“You’ve got to be kidding,” Fatima said.
“Hey, you never said I couldn’t use powers,” Angela said.
“Screw this,” Fatima said. “Get out.”
“Fine,” Angela said, turning to the door. “I guess keeping your word is just too much of a challenge for you.”
She reached for the knob, hesitating just a moment, just long enough for….
“Wait,” Fatima said.
Angela turned around.
“Yeah?” she said.
Fatima straddled a stool and planted her elbow on the desk.
“We going to do this or what?” she asked.
Angela laughed and said, “If you insist.”
She sat opposite Fatima and grasped Fatima’s hand.
“Ready?” Fatima said. “Go.”
Angela let Fatima struggle for a while, but her arm didn’t budge. She could barely feel the pressure; it was about as forceful as a light breeze. Finally, Angela gave a little push and pinned Fatima’s fist to the desk.
“So,” Fatima said, rubbing her wrist, “ask your questions.”
Angela smiled and changed back to normal.
“Why did you stop painting all those years ago?” she asked.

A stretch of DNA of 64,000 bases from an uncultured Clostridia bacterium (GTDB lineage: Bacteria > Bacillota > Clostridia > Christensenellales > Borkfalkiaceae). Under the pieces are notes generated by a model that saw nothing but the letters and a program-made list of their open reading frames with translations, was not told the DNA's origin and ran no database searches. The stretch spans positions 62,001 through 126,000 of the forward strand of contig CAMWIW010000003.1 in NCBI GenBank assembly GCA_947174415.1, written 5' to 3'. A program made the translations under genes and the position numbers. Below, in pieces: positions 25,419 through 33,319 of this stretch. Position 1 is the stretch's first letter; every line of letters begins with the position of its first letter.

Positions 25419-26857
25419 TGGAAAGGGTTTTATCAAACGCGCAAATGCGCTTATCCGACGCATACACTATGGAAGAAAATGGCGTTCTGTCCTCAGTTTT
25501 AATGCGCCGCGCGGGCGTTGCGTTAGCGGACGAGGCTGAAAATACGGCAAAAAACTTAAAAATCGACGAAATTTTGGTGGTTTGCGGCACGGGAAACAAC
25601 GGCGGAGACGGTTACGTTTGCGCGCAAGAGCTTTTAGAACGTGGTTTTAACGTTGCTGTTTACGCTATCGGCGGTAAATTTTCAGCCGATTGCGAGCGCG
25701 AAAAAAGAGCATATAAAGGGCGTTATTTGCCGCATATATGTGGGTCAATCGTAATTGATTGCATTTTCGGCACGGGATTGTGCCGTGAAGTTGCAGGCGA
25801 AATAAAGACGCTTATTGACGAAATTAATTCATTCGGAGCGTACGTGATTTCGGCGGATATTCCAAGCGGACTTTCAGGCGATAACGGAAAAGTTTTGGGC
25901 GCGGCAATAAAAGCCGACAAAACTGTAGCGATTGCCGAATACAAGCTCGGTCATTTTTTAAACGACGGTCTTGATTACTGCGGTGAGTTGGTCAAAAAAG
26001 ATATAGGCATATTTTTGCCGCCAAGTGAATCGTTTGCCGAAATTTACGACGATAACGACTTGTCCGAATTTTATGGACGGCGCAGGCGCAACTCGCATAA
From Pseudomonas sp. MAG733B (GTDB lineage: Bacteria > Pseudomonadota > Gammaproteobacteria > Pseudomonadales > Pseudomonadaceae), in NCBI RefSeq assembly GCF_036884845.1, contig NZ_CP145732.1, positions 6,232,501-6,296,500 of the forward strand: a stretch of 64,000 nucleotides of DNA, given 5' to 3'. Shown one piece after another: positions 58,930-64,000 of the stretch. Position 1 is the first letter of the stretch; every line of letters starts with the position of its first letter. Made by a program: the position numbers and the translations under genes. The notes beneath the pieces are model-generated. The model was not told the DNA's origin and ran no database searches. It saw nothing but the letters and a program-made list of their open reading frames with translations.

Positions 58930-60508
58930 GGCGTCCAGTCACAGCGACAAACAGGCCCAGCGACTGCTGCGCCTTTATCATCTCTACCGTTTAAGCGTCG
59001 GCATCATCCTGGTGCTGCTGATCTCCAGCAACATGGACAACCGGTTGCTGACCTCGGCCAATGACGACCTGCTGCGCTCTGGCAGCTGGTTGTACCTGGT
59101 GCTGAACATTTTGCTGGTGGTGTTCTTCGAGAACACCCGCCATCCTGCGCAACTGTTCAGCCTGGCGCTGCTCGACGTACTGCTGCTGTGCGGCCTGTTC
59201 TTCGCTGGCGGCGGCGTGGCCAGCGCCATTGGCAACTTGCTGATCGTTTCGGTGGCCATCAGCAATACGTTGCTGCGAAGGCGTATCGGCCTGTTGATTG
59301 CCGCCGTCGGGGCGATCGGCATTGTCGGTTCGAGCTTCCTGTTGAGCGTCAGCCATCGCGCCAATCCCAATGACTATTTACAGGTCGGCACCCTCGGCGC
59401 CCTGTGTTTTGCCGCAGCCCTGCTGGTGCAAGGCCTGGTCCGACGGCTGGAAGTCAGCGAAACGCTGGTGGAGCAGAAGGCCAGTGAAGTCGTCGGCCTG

“Straight to the point, eh?” Fatima replied. “There’s nothing to tell, really. I lost my touch. Figured I’d quit while I was at the top of my game rather than have people remember me as washed up.”
“That can’t be all there is to it,” Angela said.
“What more can I say?” she asked. “I woke up one morning and suddenly I couldn’t paint. Whenever I tried, all that would come out was this shit.”
She tapped Angela’s drawing with the back of her hand.
“I take it this isn’t your usual style?” Angela asked.
“Hell no,” Fatima said. “This is just derivative pulp art, the kind of thing you’d see on the cover of a horror magazine in the 1940s. I’m better than that. At least, I’m supposed to be.”